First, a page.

Frequency and characteristics at presentation of new-onset rheumatoid arthritis (RA) referred in course of COVID-19 pandemic. (A) Temporal trends of the rate of new referrals to our Early Arthritis Clinic (EAC) of patients with suspected inflammatory arthritis (IA) and patients fulfilling classification criteria for RA already at presentation. (B) Diagnostic delay (from symptom onset to diagnosis, in weeks) of patients with new-onset RA referred to the Pavia EAC during COVID-19 pandemic in comparison with reference semesters before the pandemic. (C–F) Temporal trends of objective measures of inflammation (28-joint swollen joint count, SJC28, C; levels of C-reactive protein, CRP, D) and patient-reported measures (28-tender joint count, TJC28, E; patient global assessment (PGA) of disease activity, F). Data are expressed as mean (SD) values. *, **, *** and # indicate significant differences (p<0.05) between each group by means of one-way analysis of variance (ANOVA) with Bonferroni correction for multiple comparisons. ACR, American College of Rheumatology; EULAR, European League Against Rheumatism; VAS, visual analogue scale.

We acknowledge that the small sample sizes derived from monocentric EAC cohorts need replication. However, our data provide first evidence of how COVID-19 pandemic is changing the pattern of presentation of RA. The remarkable improvements in the outcomes of autoantibody-positive RA achieved over the past 20 years7 risk to be rapidly vanished by a retrogression back to the diagnostic delay and the severity typical of EAC cohorts prior to the introduction of the 2010 criteria.8 Equally important, despite the incidence of autoantibody-negative RA is increasing,4 restrictions imposed by the pandemic, together with the erroneous but common beliefs attributing to this disease subtype a harmless course, may leave patients with less abrupt onsets underdiagnosed, with further impact on prognosis which remains per se unfavourable even in the modern treatment era.7 The challenge is thus to keep on fighting COVID-19 without forgetting non-COVID-19 diseases.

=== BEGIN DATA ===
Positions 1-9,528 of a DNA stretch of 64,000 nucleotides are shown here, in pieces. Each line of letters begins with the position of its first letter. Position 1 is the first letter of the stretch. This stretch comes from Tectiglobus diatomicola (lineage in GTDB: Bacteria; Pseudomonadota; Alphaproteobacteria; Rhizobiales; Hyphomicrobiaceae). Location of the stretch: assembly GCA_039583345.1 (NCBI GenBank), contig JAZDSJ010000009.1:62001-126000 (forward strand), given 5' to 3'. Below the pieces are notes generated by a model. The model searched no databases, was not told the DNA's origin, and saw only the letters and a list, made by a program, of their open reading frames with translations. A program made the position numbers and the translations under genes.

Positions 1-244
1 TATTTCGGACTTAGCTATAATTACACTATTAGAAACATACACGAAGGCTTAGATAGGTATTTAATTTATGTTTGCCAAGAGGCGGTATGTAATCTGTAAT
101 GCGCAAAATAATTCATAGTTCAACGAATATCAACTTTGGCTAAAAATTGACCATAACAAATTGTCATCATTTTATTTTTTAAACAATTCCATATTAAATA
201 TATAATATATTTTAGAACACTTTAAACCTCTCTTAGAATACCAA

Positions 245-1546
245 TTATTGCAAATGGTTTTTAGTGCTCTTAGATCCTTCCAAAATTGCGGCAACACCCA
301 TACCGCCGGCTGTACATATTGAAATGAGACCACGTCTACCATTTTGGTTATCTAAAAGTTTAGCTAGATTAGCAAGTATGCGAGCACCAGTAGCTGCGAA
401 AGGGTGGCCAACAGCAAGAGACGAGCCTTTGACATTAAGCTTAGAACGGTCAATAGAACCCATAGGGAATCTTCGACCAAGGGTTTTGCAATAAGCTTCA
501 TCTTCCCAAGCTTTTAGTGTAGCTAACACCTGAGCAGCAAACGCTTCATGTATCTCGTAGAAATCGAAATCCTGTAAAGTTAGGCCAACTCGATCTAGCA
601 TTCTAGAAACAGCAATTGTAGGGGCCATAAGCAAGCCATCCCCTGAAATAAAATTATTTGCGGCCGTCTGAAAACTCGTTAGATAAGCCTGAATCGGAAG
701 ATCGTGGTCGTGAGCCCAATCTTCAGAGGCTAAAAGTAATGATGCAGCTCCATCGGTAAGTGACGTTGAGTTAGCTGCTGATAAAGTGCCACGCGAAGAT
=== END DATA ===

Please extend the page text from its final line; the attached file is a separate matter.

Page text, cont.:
Ethics statements

Ethics approval

The study was approved by the local ethical committee of the IRCCS Policlinico San Matteo Foundation (08004598/b).

References

Supplementary materials

  • Supplementary Data

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Footnotes

  • Handling editor Josef S Smolen

  • Contributors BDO contributed to the acquisition, analysis and interpretation of data and drafted the manuscript. LDS contributed to the analysis and interpretation of data. BLP and BX contributed to the acquisition of data. AM and CM contributed to the interpretation of data. SB conceived the work, contributed to the analysis and interpretation of data and drafted the manuscript. LDS, BLP, BX, AM and CM revised the manuscript critically for important intellectual content. All the authors provided final approval of the version to be published.

  • Funding This study was supported in part by fundings from the IRCCS Policlinico San Matteo Foundation, Pavia, Italy.

  • Competing interests None declared.

  • Provenance and peer review Not commissioned; externally peer reviewed.

  • Supplemental material This content has been supplied by the author(s). It has not been vetted by BMJ Publishing Group Limited (BMJ) and may not have been peer-reviewed. Any opinions or recommendations discussed are solely those of the author(s) and are not endorsed by BMJ. BMJ disclaims all liability and responsibility arising from any reliance placed on the content. Where the content includes any translated material, BMJ does not warrant the accuracy and reliability of the translations (including but not limited to local regulations, clinical guidelines, terminology, drug names and drug dosages), and is not responsible for any error and/or omissions arising from translation and adaptation or otherwise.